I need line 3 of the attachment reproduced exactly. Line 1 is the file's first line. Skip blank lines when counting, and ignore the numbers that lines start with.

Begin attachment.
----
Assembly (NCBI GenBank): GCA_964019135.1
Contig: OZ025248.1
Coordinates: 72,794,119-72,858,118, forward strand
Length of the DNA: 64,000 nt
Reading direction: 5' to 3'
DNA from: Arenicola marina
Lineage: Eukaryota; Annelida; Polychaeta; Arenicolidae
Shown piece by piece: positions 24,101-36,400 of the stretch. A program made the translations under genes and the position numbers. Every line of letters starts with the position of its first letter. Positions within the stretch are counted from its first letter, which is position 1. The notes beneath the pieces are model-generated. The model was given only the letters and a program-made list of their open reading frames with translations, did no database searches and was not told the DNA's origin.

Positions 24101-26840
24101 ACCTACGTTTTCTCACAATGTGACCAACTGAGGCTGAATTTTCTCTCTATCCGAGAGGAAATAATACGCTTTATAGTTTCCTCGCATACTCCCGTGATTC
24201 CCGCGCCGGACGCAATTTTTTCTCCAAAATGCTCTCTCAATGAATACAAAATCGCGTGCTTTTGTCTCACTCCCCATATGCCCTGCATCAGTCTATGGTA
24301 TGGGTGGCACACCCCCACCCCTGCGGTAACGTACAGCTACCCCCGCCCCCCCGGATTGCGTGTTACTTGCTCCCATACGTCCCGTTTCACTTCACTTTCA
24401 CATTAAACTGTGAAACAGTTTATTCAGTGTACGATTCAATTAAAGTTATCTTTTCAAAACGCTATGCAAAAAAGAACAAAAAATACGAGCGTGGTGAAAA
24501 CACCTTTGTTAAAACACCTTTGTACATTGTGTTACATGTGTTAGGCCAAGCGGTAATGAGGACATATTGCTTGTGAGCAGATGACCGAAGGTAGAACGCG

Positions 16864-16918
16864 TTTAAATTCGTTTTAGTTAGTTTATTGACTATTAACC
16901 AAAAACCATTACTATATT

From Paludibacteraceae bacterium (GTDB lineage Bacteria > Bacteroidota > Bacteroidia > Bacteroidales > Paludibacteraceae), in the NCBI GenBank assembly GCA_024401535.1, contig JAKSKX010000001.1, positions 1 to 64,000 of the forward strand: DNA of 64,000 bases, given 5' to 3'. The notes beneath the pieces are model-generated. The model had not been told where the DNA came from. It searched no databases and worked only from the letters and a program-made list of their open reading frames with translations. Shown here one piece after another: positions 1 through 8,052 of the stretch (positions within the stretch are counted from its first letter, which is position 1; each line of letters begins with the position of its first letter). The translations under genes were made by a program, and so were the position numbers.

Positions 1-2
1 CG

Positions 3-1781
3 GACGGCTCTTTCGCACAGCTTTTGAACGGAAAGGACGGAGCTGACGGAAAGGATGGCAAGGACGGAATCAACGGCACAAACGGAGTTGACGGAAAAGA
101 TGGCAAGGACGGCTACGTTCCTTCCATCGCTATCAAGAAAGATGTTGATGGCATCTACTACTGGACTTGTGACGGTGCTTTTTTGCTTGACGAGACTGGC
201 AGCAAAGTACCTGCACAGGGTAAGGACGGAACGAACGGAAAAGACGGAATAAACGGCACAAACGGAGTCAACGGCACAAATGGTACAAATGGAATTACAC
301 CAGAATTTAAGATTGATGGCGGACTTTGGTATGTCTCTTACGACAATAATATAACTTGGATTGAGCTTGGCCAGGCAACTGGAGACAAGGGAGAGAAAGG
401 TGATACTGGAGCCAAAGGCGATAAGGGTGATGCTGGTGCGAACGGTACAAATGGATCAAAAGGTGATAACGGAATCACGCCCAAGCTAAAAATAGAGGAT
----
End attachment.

Coordinates: 72,794,119-72,858,118, forward strand